If you’ve gotten divorced recently and you’re making alimony payments, you may wonder if your payments are taxable. Taxes are tricky enough as it is, and being divorced makes tax season even more complicated.
But don’t worry! The team at Vasquez de Lara Law Group can help.
We understand how complicated taxes are after a divorce. With changing laws and new regulations, it’s hard to keep up and know what to do come tax time. If you want to avoid making mistakes on your tax return, continue reading this article. We’ll cover whether or not alimony is taxable and more.
Alimony is a court-ordered obligation for one spouse to provide financial support to the other spouse during or after the divorce. The purpose of alimony is to help the spouse with a much lower income transition to their new lifestyle following the divorce.
The courts generally order alimony if one spouse makes a significantly lower income than the other spouse. Additionally, alimony may be ordered if one spouse was financially dependent on the other spouse and had no income at all.
There are several types of alimony—such as permanent alimony—where one spouse must make payments to the other spouse until death or until the lower-income spouse remarries.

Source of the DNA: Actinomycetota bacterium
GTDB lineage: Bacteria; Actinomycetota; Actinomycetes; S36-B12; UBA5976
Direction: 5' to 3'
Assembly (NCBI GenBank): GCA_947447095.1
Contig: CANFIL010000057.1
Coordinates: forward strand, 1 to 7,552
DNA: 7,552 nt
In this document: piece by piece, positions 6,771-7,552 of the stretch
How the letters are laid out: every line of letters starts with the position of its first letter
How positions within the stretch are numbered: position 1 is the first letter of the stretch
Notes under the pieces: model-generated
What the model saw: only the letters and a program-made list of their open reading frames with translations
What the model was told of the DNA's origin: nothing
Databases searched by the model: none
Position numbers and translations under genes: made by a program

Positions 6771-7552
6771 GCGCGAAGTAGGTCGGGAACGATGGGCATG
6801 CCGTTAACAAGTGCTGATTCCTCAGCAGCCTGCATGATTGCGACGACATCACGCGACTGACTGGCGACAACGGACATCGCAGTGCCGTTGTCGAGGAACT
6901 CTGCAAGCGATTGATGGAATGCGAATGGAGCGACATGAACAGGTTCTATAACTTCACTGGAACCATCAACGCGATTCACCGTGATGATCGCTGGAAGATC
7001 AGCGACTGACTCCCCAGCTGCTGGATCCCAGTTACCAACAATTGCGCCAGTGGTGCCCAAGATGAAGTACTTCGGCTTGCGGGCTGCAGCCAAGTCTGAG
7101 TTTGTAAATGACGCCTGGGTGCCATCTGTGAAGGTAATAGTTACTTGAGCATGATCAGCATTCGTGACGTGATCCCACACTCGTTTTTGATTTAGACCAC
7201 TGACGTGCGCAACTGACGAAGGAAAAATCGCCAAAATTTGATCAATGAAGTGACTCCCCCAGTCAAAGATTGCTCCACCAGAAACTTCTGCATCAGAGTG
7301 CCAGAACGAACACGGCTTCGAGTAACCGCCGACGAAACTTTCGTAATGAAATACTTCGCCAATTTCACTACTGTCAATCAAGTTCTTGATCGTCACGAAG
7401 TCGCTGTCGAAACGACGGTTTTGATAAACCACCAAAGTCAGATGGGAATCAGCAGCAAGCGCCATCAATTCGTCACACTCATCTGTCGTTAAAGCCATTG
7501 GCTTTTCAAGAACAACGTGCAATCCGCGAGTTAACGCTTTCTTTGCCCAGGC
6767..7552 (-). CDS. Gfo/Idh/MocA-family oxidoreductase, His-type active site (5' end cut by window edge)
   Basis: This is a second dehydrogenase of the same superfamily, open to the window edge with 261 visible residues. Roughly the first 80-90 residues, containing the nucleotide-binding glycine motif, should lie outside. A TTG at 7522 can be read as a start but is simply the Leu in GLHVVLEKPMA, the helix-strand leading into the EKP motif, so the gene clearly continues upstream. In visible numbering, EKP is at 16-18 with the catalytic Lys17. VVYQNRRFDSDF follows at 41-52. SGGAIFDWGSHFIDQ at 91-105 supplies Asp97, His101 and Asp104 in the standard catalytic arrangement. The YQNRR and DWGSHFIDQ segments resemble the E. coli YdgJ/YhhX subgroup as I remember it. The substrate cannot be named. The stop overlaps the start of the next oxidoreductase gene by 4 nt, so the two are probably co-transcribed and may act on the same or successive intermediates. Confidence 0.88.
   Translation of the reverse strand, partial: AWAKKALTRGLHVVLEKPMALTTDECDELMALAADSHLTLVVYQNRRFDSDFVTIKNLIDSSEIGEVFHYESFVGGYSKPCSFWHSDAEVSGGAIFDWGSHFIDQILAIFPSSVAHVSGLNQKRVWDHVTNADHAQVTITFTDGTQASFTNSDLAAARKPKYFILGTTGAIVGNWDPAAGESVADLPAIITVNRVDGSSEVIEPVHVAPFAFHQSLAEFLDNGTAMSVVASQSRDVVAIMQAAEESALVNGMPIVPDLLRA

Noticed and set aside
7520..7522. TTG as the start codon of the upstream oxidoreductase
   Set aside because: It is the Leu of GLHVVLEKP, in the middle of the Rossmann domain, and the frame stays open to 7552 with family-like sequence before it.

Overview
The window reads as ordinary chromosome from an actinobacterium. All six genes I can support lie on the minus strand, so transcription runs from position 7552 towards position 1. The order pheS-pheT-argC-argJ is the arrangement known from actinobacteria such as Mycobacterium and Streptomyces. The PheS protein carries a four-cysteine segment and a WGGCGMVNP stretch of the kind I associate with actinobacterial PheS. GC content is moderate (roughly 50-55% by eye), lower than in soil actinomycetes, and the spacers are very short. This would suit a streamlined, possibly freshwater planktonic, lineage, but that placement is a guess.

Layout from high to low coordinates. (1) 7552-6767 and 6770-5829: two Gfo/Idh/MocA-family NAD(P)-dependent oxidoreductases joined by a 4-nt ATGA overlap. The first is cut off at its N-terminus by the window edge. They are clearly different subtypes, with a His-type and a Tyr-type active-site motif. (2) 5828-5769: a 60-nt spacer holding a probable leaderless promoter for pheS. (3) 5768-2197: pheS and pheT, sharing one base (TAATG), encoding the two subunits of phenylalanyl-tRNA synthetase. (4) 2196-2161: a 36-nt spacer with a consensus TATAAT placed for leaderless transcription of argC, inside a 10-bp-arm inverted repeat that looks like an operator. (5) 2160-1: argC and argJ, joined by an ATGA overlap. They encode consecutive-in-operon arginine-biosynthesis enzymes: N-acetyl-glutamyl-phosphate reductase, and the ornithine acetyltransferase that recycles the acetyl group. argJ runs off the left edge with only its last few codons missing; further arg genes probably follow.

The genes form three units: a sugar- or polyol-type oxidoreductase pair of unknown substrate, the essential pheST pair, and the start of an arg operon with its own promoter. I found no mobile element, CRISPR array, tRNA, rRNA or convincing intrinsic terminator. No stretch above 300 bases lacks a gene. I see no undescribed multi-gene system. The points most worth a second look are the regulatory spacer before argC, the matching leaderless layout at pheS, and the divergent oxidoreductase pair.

Temporary alimony, on the other hand, is when one spouse pays the other spouse for a determined set of time, usually while the divorce is pending.
Another common type of alimony is rehabilitative alimony. This is when one spouse pays the lower-income spouse while they look for a new job or go to school or training that will help them with their job search.
The IRS does not consider these payments as alimony:
The answer to this question depends on when you got divorced. Essentially, if your divorce was finalized on or after Jan. 1, 2019, you will no longer be able to deduct alimony payments on your tax return. Before this law became effective, alimony payors could deduct the alimony payments and reduce their tax burden.
So what does that mean for couples who got divorced before Jan. 1, 2019?
This law does not affect couples who were divorced before this date. So if your divorce was finalized before January 1, 2019, your alimony payments remain fully deductible.
So what does this mean for couples who got divorced after Jan. 1, 2019?
If your divorce was finalized after Jan. 1, 2019, your alimony payments are not deductible.
If you’re wondering whether or not you can report your alimony payments on your tax return, look at when your divorce was finalized. If you’re still unsure or have more questions, contact a Miami divorce lawyer from Vasquez de Lara Law Group. We can help you resolve your issues and answer your questions.
Filing taxes after a divorce can be overwhelming, especially if you’re an alimony payor. We understand how frustrating it can be, so we’re here to help you. The team at Vasquez de Lara Law Group will offer you support and guidance, and we can answer any questions you have about alimony payments.
Stop guessing and get the answers from our experienced and reliable divorce attorneys. Call us today to schedule your free case review.